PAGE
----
Researchers restore injured man's sense of touch using brain-computer interface technology
Researchers restore the injured man’s sense of touch using brain-computer interface technology

Our sense of touch is possibly one of the greatest senses a human has. It allows us to feel whether something is hot or cold, sharp, or smooth. When you lose that sense, the ability to re-establish the sense means so much. There are good people who are finding ways to re-establish limb function for paralyzed people.

Good news for scientists as they restore touch in a man’s hand

The good people at the Ohio State University Wexner Medical Center have just announced they were able to restore the sense of touch to a research participant that suffered a spinal cord injury using a computer interface system.  The man involved is 28-year-old Ian Burkhart. A diving accident in 2010 left him without a sense of touch. He has since been working to restore function to his right arm.

A research journal first broke the good news. It described how the new gear enhances the smallest neural signals through artificial sensory feedback delivered back to the person. The patient is getting the touch sense boosted. Patrick Ganzer is one of the good scientists behind this breakthrough. He said he saw several major improvements.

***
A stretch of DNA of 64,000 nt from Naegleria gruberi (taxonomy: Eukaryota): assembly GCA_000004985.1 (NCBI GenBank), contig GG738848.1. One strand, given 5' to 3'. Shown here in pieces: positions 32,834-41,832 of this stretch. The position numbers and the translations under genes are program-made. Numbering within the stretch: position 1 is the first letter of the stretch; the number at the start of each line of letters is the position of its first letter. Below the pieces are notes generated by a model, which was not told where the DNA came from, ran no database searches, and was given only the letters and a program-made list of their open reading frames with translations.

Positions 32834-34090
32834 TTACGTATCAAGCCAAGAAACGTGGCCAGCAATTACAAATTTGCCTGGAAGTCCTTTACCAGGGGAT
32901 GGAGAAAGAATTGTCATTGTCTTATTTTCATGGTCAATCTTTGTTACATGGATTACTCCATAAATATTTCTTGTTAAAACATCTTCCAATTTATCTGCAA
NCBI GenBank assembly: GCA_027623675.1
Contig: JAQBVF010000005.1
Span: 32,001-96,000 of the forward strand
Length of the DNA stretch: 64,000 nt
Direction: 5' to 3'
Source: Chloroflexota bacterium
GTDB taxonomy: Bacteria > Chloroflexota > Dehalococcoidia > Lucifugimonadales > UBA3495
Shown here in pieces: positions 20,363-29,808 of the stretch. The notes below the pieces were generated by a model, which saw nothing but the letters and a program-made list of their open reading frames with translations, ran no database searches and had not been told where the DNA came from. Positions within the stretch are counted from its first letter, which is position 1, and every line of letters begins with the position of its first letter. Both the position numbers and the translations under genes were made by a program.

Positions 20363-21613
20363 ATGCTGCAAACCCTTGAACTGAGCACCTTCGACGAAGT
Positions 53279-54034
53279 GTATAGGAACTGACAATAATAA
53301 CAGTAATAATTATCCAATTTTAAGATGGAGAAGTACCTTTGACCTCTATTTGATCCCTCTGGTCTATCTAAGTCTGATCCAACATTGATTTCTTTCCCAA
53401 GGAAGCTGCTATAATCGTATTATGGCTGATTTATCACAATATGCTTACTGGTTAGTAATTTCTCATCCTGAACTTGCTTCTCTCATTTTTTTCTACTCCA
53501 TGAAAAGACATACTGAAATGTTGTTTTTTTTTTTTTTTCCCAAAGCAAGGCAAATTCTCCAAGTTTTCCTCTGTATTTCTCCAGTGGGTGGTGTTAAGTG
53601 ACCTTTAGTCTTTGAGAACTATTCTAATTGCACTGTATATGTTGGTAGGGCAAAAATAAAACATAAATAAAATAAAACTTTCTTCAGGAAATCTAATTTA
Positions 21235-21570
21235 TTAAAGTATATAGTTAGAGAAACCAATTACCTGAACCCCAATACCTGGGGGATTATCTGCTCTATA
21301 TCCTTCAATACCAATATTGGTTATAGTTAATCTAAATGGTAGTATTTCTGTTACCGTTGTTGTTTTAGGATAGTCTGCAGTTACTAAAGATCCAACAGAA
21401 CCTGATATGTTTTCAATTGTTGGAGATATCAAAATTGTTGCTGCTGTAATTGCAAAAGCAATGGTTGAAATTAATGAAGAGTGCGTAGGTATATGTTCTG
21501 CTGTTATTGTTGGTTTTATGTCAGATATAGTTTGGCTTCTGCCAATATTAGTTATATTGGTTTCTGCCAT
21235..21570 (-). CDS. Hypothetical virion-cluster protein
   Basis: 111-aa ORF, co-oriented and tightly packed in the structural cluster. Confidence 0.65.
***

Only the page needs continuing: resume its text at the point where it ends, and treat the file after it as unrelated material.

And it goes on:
The good news is people will be able to get their sense of touchback

Through a system of electrodes and a computer chip implanted in his motor cortex, he has enough control over his arm and hand to take a drink, play Guitar Hero, and swipe a credit card. The good doctors have made it possible for Ian to be able to multitask.

Scientists noticed that small neural signals were being set to Ian’s brain. The brain was just unable to acknowledge it. The good news is that even those with major spinal cord injuries, there is always some nerve fiber that remains intact.

Such a powerful way to do good and help those that need it. What a difference it can make for so many dealing with loss of feeling!

What are your thoughts about people getting their sense of touch back? Leave your thoughts in the comment section.


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